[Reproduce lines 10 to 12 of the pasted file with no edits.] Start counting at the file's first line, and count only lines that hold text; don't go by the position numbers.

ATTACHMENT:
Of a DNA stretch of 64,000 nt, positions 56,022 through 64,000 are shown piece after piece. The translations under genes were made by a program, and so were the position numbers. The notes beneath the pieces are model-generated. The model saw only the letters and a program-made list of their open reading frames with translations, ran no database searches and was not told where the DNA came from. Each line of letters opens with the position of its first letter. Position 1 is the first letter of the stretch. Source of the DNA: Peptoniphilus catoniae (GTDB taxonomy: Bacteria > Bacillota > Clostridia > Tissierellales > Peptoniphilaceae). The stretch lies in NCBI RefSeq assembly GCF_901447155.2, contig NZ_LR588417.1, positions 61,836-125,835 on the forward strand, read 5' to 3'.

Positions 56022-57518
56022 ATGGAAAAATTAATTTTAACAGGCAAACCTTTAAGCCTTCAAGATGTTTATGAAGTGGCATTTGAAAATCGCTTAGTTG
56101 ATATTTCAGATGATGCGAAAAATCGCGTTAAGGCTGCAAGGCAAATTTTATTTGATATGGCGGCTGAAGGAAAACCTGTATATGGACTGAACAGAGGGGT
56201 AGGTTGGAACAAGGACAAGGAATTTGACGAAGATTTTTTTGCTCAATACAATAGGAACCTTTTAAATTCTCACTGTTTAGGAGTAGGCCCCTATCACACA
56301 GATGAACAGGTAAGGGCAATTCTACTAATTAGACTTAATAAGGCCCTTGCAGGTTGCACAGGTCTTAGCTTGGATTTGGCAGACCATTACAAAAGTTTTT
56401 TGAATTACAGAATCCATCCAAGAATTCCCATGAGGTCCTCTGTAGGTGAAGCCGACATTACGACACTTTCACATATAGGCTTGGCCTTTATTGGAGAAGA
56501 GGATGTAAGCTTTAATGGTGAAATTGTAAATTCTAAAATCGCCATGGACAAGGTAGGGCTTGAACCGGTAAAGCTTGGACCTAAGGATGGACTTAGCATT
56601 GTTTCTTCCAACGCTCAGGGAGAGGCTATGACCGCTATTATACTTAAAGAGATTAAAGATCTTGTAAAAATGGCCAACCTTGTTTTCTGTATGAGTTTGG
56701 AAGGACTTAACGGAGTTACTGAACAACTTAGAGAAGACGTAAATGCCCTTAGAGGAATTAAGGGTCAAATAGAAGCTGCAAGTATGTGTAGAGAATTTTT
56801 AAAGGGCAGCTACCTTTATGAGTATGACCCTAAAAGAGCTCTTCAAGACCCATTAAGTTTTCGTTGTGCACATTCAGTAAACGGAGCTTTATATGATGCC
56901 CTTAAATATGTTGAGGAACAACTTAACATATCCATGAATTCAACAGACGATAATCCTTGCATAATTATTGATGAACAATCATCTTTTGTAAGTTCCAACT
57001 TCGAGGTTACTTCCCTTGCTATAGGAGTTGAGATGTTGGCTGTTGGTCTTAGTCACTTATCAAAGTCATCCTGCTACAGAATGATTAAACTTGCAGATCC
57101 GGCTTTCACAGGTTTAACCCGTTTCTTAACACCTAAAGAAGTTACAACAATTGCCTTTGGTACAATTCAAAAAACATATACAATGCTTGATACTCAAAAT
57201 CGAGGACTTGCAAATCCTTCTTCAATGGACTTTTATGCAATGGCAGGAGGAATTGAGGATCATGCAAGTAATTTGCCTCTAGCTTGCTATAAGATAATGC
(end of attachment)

56701 AAGGACTTAACGGAGTTACTGAACAACTTAGAGAAGACGTAAATGCCCTTAGAGGAATTAAGGGTCAAATAGAAGCTGCAAGTATGTGTAGAGAATTTTT
56801 AAAGGGCAGCTACCTTTATGAGTATGACCCTAAAAGAGCTCTTCAAGACCCATTAAGTTTTCGTTGTGCACATTCAGTAAACGGAGCTTTATATGATGCC
56901 CTTAAATATGTTGAGGAACAACTTAACATATCCATGAATTCAACAGACGATAATCCTTGCATAATTATTGATGAACAATCATCTTTTGTAAGTTCCAACT